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History of MAWSS

The Mobile Water Service System came into being on October 1, 1952, when the Board of Water and Sewer Commissioners entered into a contract with the City of Mobile to purchase the water and sanitary sewer systems on behalf of the city. Raw water was purchased from the City Water Works Board from 1952 to 1968. The two Boards were merged on January 1, 1968, with the Board of Water and Sewer Commissioners taking over the raw water system.

The history of water service in Mobile is long and colorful, and MAWSS has roots that date to as early as 1814, when the Portage on Bayou Chotage (Three Mile Creek) was the important source of water supply for the City of Mobile. After several attempts to construct water works and aqueducts to bring water into the City, it was not until 1840 that the City met with success with its public water system, when a pump site was built about 7 miles west of the downtown area. This was Mobile's only public water system until 1886.

On April 9, 1886, the Bienville Water Supply Company constructed a pumping plant on Clear Creek off Moffett Road and a reservoir, still in use, on Moffett Road. A cast-iron pipe was installed into the heart of the City, with necessary distribution lines into the business district and residential areas in 1887. For the first time in its 175-year history, Mobile had a water supply system that approached adequacy.

After the outbreak of World War II, it became apparent that the existing sources of supply were inadequate and undependable. A new source was found at Big Creek, in the western part of Mobile County. The Big Creek project was placed in service in 1952 at a cost of about $7,000,000, including land, dams, pumphouse, reservoir and pipelines. Construction required two years.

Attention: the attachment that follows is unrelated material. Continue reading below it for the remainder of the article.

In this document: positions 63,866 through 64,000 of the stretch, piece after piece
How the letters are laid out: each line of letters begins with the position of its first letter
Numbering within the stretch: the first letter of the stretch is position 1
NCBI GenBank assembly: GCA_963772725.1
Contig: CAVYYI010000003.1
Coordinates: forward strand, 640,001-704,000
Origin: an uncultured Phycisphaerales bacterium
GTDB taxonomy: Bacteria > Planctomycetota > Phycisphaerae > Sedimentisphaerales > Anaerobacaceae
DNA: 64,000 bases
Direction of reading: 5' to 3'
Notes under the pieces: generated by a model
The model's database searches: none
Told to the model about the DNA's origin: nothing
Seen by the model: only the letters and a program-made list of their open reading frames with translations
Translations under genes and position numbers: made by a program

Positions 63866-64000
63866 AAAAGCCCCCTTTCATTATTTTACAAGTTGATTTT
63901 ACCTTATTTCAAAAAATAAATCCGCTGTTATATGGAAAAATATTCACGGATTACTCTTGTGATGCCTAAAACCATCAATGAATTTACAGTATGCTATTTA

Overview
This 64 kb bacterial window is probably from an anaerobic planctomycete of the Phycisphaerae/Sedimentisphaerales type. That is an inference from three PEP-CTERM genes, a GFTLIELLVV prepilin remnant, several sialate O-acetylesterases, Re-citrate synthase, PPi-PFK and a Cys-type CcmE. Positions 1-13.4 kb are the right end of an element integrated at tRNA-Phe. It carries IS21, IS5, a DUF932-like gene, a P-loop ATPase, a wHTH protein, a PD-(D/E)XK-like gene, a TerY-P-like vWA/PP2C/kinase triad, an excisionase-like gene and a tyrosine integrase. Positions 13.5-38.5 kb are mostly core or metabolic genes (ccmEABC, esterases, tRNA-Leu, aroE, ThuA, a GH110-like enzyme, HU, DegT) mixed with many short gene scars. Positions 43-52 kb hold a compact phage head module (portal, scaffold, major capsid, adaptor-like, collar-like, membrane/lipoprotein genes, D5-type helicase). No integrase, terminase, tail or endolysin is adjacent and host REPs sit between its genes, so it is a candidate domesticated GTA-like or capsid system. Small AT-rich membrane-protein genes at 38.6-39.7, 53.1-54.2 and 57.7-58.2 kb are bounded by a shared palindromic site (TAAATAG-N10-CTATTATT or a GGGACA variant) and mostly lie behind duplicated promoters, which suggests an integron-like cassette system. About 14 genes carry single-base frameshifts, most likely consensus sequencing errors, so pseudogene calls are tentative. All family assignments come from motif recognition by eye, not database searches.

Today, water is delivered from the 3,600-acre lake and pumping station by pipes to two reservoirs where it is diverted either to domestic or industrial use. The reservoirs are at an elevation of 220 feet and industrial water is delivered by gravity to industry at an elevation of about 25 feet. Pumps at Big Creek Lake provide treated water to Mobile and untreated water to local industries.

Historical Facts of Note
· In Mobile's first water system, some of the lines consisted of cast-iron but the majority were bored-out pine logs
· In 1819, a public well was installed at the intersection of Dauphin and Royal streets at what is now Bienville Square · Mobile's first sewer was installed in Conti Street in 1868, at the time the old Gulf City Hotel, later known as the Southern Hotel, was erected at the southeast corner of Conti and Water streets
· In 1900, a City-owned system was put into operation, with a pumping station on Three Mile Creek at the east end of what is now City park property and the reservoir, still in use, atop Spring Hill
· The Bienville and the City systems operated as virtually parallel, but separate systems until January 8, 1907, when the city acquired the Bienville holdings for $350,000